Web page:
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Go8 Submission: Go8 Provider Category Standards

I am writing on behalf of the Group of Eight (Go8) in response to the Government’s Discussion Paper on the Review of the Higher Education Provider Category Standards that was issued in late 2018.

The Go8 is closely engaged on issues relating to the quality, reputation and standards of Australian higher education. We note that the Provider Category Standards (PCS) were not specifically reviewed in the revision of the Threshold Standards and it is therefore timely that they be reviewed and examined to ensure they are relevant to current higher education settings.

Please note that Go8 member universities may each make their own, more detailed contributions to this Review.

In summary the Go8 recommends and notes the following:

  • To protect the interests of students and other consumers of services offered by Australian higher education providers, the maintenance of the highest and most robust quality standards as well as regulatory balance must continue to underpin the Provider Category Standards;
  • Any amendment to the Provider Category Standards cannot be undertaken in isolation of revision to the Australian Qualification Framework or of the current funding distortions experienced by Australian universities, not limited to teaching and learning, and experienced across Australian post‑secondary education;
  • For the benefit of students and the community, the Provider Category Standards need to accurately describe the diversity of provider types operating in Australia while they could also encourage further provider innovation and diversity to meet Australia’s current and emerging educational and research needs; and
  • Within the Provider Category Standards, the Australian University College category is underutilised and should be considered for removal, while the ongoing utility of historically underutilised categories more broadly should be reconsidered.

Context – Performance of the Go8 

As Australia’s leading research‑intensive universities, the Go8 are significant net contributors to the Australian economy: in 2016 the Go8 generated a total economic impact of $66.4 billion to the Australian economy[1].

The most significant component of this total impact comes from the impact of research activities of Go8 universities: over $24.5 billion in 2016.

Complementing this, Go8 universities’ impact associated with educational exports was approximately $18 billion in the same period. There is a clear link between research performance, international standing, often measure through rankings – where Go8 universities are routinely Australia’s leading institutions – and attractiveness to overseas students and international research collaborators.

  • Go8 universities also place in the top 100 universities worldwide for every broad subject area of the 2018 QS World University Rankings.

While much of the overall Go8 impact is delivered through our world-class research activity, Go8 universities are consistently the first choice for applications to Australian universities, with close to 74,000 applications in 2018 comprising 22.3 per cent of all applications to Australian universities[2]. In 2016 our teaching and learning activities delivered over $4.9 billion to the Australian economy[3].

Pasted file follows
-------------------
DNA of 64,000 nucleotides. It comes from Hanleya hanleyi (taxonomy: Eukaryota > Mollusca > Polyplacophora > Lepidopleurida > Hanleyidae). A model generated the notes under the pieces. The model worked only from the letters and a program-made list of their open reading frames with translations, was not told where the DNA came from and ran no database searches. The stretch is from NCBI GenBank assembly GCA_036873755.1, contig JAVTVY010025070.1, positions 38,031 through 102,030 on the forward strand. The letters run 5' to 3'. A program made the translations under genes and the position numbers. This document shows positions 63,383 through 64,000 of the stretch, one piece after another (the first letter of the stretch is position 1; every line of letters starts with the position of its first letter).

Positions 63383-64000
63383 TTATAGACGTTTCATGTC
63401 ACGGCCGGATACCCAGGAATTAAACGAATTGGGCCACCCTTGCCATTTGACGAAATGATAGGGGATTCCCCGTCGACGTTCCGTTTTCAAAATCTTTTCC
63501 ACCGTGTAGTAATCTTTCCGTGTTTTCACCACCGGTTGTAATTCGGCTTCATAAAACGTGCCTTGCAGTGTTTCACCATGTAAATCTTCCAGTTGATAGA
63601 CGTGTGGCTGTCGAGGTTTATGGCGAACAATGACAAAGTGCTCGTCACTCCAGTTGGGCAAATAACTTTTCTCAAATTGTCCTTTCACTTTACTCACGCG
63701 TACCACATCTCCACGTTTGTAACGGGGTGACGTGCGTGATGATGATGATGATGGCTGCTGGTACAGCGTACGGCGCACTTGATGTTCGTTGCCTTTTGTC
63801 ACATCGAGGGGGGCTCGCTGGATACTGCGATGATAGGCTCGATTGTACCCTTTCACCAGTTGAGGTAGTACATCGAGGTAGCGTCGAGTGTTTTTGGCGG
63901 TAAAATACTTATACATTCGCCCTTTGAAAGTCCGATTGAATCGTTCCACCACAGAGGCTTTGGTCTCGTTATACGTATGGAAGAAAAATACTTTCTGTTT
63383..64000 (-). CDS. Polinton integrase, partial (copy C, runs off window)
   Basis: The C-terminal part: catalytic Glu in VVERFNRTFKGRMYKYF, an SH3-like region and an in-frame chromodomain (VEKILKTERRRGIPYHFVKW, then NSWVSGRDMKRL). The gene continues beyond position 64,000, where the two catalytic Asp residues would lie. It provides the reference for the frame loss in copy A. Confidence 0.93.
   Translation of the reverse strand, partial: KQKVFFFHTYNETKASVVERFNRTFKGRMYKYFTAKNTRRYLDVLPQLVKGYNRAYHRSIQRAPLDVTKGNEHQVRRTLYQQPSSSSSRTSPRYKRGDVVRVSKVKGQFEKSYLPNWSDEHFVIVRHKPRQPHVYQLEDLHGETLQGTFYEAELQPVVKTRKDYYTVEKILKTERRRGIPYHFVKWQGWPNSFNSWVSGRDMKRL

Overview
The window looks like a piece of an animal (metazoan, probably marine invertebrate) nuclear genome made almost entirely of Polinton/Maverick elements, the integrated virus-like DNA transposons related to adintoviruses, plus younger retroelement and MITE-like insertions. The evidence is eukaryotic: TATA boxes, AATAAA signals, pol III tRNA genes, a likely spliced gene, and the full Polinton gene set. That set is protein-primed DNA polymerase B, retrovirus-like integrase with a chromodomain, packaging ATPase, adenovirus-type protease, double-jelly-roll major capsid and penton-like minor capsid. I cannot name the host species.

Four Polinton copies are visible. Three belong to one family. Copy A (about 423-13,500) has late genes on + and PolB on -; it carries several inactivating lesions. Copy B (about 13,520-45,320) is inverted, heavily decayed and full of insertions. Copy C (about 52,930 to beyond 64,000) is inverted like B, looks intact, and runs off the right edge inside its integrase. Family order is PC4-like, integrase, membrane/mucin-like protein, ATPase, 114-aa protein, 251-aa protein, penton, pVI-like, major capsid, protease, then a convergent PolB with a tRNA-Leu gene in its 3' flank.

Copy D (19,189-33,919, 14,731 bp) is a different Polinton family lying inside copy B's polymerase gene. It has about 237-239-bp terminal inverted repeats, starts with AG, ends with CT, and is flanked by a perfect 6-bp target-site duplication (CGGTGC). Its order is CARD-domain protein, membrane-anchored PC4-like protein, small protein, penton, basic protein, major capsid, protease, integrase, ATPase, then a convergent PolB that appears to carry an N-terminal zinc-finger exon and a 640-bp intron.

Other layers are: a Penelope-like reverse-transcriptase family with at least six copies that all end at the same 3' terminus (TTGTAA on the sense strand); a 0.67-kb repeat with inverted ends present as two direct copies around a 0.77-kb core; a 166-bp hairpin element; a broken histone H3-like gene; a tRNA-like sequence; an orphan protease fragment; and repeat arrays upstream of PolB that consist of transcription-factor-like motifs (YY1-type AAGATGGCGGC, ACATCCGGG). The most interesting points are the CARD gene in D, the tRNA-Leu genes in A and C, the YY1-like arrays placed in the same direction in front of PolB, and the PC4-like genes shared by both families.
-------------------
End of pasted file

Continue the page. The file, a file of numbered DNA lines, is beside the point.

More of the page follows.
• This includes approximately $1.5 billion in net benefit accrued by the Commonwealth Treasury (in 2016 alone).

Each year, Go8 universities deliver Australia over 100,000 high quality graduates across the gamut of disciplines, including more than 55% of Australia’s science graduates and over 40% Australia’s graduates in the engineering disciplines. The Go8 also educates more than half of Australia’s medical, dentistry and veterinary medicine students.

Regulatory balance and enhanced quality assurance

The highest and most robust quality standards as well as regulatory balance must continue to underpin the Category Standards.

This balance should be reflected in regulatory mechanisms where a tendency for both over-regulation as well as overly laissez faire regulatory mechanisms are identified as equally high risk to Australian universities, their operations and their global reputation.

Any revision to the PCS must be framed around enhanced quality. It is critically important to maintain Australia’s excellent international reputation for quality higher education and we strongly endorse TEQSA and the AQF as essential components to maintaining high quality higher education.  This obviously has two key benefits:

  1. There is a crucial signaling effect that demonstrates to global partners and collaborators, overseas students and governments around the world that Australia is heavily invested in assuring the quality of higher education overall, and of university education and research within that.
  1. The argument of enhanced quality assurance afforded by a robust and contemporary PCS is vital in its own right as we must ensure that only higher education providers of the highest quality are able to operate in Australian both in the context of teaching and learning and in undertaking research and delivering research training. The Provider Category Standards have an essential ‘gatekeeper’ role in this regard as well as an ongoing role in the regulatory function of TEQSA. Both of these must be respected.

The Category Standards also act as a powerful signaling tool. By controlling the use of the term ‘university’ in a manner starkly different from countries (the United States for example), the PCS limit the use of the title to institutions that have attained sufficiently high standards of quality. This is appropriate in the Australian context as the title represents the benchmark of quality which the broader regulatory and quality assurance architecture is designed to facilitate and protect. This must be retained.